The gates of the Sabarimala shrine in Kerala opened on Saturday for the two-month-long Mandala-Makaravilakku pilgrimage season.
Reportedly, Kandararu Mahesh Mohanararu opened the sanctum sanctorum of the shrine of Lord Ayyappa at 5 pm and performed pujas.
Hundreds of devotees visited the shrine from Kerala, Tamil Nadu, and other neighboring states, even as the dispute over the entry of women continued.
Devotees allowed to trek to shrine from 2 pm
According to PTI, devotees were allowed to start the trek up to the hill shrine, located in a reserve forest in Pathanamthitta district, at 2 pm on Saturday.
Thereafter, they climbed the 18 steps to the temple with irumudikettu (sacred offerings to Lord Ayyappa) after priests performed the "padi puja."
New priests AK Sudheer Namboodiri (Sabarimala) and MS Prameshwaran Namboodiri (Malikapuram) then took charge.
SC referred larger bench in Sabarimala case
To recall, the Supreme Court on Thursday delivered its verdict over a batch of petitions challenging the 2018 SC order, lifting the ban on entry of menstruating women into the temple.
The petitions argued that Lord Ayyappa is a celibate and hence menstruating women—aged 10-50—are banned.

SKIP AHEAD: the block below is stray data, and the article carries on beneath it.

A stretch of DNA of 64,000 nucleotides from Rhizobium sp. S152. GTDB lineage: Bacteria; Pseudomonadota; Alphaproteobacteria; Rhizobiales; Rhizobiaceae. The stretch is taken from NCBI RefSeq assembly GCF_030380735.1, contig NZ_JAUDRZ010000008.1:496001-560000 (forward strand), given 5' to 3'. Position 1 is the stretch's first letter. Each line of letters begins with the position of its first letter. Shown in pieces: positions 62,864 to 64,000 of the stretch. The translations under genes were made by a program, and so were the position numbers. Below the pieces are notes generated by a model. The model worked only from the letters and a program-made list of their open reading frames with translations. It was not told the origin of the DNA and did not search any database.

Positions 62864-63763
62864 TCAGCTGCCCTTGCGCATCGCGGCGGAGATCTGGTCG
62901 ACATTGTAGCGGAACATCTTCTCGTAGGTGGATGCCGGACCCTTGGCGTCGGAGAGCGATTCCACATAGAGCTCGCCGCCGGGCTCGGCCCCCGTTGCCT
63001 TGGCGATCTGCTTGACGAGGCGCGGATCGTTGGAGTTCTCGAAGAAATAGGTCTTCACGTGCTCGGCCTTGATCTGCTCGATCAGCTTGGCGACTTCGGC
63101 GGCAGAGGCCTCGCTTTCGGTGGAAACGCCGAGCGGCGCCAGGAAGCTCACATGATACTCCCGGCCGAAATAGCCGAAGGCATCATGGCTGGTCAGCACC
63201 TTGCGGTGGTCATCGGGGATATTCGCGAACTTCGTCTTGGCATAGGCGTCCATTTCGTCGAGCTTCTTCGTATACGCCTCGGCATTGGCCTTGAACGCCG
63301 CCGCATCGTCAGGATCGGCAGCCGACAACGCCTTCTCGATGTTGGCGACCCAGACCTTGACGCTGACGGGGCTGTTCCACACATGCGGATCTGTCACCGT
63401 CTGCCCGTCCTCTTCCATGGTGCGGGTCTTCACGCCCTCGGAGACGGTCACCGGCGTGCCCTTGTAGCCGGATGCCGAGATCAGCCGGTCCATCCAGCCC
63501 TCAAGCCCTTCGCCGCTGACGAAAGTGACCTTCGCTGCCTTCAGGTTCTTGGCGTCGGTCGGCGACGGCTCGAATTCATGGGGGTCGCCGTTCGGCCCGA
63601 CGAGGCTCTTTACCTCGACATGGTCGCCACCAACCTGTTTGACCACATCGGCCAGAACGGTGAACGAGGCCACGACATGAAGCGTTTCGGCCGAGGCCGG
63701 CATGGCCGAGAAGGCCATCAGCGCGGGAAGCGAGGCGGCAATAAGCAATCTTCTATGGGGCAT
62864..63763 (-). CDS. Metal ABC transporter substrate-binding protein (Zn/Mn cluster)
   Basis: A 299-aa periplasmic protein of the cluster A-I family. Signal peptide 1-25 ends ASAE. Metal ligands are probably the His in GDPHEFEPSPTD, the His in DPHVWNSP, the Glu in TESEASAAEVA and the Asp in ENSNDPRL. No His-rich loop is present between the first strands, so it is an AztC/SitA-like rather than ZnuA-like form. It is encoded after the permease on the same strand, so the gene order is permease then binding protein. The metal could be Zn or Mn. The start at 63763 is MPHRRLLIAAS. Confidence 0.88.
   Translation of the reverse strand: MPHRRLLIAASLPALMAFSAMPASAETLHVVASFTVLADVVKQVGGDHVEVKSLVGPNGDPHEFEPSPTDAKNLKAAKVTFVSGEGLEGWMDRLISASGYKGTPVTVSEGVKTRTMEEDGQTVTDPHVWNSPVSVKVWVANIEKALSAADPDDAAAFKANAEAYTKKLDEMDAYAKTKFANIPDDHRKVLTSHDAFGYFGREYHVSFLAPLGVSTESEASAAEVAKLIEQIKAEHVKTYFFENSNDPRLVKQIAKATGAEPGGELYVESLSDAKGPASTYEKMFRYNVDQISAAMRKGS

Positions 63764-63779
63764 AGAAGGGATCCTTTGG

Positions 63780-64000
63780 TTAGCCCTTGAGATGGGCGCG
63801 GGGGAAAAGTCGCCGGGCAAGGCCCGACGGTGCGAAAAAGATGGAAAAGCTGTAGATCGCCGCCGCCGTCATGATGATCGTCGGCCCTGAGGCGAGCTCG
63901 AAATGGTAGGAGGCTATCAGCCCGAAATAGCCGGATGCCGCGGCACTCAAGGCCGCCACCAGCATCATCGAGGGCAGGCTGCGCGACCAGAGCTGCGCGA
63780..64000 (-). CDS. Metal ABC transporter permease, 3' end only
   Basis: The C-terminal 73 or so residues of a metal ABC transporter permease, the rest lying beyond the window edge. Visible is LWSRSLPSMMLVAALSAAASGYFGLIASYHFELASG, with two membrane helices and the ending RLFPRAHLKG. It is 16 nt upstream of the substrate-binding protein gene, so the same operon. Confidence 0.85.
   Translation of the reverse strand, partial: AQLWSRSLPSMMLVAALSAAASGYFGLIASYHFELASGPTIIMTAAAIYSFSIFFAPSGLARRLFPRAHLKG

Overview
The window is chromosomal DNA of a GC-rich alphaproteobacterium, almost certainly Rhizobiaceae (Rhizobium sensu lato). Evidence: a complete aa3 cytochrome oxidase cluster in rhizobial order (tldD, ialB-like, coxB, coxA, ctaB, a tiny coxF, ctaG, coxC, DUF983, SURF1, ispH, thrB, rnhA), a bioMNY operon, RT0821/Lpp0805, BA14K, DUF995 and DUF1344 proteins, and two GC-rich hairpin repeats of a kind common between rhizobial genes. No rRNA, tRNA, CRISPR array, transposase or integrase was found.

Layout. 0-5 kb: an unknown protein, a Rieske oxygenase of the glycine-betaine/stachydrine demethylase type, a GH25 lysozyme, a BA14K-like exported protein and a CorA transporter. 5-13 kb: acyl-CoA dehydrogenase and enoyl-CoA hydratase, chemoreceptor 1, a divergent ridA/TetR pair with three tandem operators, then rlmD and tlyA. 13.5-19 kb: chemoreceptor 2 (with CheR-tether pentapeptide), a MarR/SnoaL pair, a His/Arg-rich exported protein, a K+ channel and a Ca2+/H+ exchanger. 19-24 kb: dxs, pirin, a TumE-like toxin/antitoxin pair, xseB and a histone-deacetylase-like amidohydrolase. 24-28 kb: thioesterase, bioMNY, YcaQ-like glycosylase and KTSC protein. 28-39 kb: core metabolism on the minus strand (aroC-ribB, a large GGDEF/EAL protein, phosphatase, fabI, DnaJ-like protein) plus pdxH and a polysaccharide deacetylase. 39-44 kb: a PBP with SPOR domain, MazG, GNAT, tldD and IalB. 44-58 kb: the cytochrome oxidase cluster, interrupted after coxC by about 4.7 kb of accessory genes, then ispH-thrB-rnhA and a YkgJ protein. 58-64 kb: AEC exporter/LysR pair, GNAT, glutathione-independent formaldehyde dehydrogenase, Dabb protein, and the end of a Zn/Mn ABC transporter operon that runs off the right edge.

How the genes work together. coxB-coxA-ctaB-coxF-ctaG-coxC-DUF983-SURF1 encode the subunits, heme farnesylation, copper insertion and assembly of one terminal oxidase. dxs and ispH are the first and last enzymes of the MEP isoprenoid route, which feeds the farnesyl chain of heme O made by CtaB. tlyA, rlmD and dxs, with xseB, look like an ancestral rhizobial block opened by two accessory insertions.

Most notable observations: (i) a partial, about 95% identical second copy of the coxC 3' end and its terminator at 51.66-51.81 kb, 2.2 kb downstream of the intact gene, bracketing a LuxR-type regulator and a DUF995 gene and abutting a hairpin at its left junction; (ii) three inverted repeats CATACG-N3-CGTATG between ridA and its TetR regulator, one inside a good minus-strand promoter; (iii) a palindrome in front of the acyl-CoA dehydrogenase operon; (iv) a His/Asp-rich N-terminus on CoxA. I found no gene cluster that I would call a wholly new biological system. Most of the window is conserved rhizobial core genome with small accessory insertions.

The SC has referred the case to a larger seven-judge bench and did not stay its 2018 verdict.
10 women devotees sent back from Sabarimala shrine
Earlier on Saturday, 10 women from Andhra Pradesh were denied entry into the Sabarimala Temple while the Kerala government remained non-committal about offering protection to women devotees.
Kerala Devaswom Minister Kadakampally Surendran on Friday said, "(Sabarimala) is not a place for activism. This is not a place for activists like Trupti Desai to show their strength. Let them go get a court order."
Verdict in 2018 wasn't final: Save Sabarimala Campaign spokesperson
Meanwhile, speaking to NDTV, Save Sabarimala Campaign spokesperson Rahul Easwar argued, "The matter could be finalized after a seven-member bench of the SC decides on a few other things, which means one thing's clear to us all, that the verdict in 2018 wasn't final."
He added, "What's stopping people like Trupti Desai from waiting for a few months before the final verdict comes out?"
'God never told us not to come. This isn't activism'
However, Pune-based women's rights activist Trupti Desai said, "I am also a pilgrim. God never told us not to come. This is not activism. We have the court's order too. The government should respect the court order and give us protection."